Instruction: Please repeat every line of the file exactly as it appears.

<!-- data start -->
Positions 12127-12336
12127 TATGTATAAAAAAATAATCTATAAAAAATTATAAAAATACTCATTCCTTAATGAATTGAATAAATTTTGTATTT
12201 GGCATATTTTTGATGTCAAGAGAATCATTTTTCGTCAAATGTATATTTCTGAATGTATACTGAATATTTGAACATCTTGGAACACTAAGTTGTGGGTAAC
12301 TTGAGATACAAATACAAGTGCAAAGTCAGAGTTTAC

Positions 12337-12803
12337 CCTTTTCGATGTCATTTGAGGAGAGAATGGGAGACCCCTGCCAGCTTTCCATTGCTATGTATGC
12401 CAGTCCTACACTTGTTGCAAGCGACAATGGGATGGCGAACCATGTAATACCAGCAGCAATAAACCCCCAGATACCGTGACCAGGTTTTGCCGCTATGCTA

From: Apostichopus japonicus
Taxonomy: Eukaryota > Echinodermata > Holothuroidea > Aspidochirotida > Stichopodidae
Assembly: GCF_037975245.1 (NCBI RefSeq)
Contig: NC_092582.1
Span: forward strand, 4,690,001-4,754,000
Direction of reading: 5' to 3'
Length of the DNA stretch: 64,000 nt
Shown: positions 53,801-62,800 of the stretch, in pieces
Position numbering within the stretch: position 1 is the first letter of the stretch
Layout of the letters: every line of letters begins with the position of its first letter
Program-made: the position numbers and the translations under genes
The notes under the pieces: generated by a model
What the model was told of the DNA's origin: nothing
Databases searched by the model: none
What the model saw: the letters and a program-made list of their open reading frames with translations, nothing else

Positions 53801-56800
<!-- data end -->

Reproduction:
Positions 12127-12336
12127 TATGTATAAAAAAATAATCTATAAAAAATTATAAAAATACTCATTCCTTAATGAATTGAATAAATTTTGTATTT
12201 GGCATATTTTTGATGTCAAGAGAATCATTTTTCGTCAAATGTATATTTCTGAATGTATACTGAATATTTGAACATCTTGGAACACTAAGTTGTGGGTAAC
12301 TTGAGATACAAATACAAGTGCAAAGTCAGAGTTTAC

Positions 12337-12803
12337 CCTTTTCGATGTCATTTGAGGAGAGAATGGGAGACCCCTGCCAGCTTTCCATTGCTATGTATGC
12401 CAGTCCTACACTTGTTGCAAGCGACAATGGGATGGCGAACCATGTAATACCAGCAGCAATAAACCCCCAGATACCGTGACCAGGTTTTGCCGCTATGCTA

From: Apostichopus japonicus
Taxonomy: Eukaryota > Echinodermata > Holothuroidea > Aspidochirotida > Stichopodidae
Assembly: GCF_037975245.1 (NCBI RefSeq)
Contig: NC_092582.1
Span: forward strand, 4,690,001-4,754,000
Direction of reading: 5' to 3'
Length of the DNA stretch: 64,000 nt
Shown: positions 53,801-62,800 of the stretch, in pieces
Position numbering within the stretch: position 1 is the first letter of the stretch
Layout of the letters: every line of letters begins with the position of its first letter
Program-made: the position numbers and the translations under genes
The notes under the pieces: generated by a model
What the model was told of the DNA's origin: nothing
Databases searched by the model: none
What the model saw: the letters and a program-made list of their open reading frames with translations, nothing else

Positions 53801-56800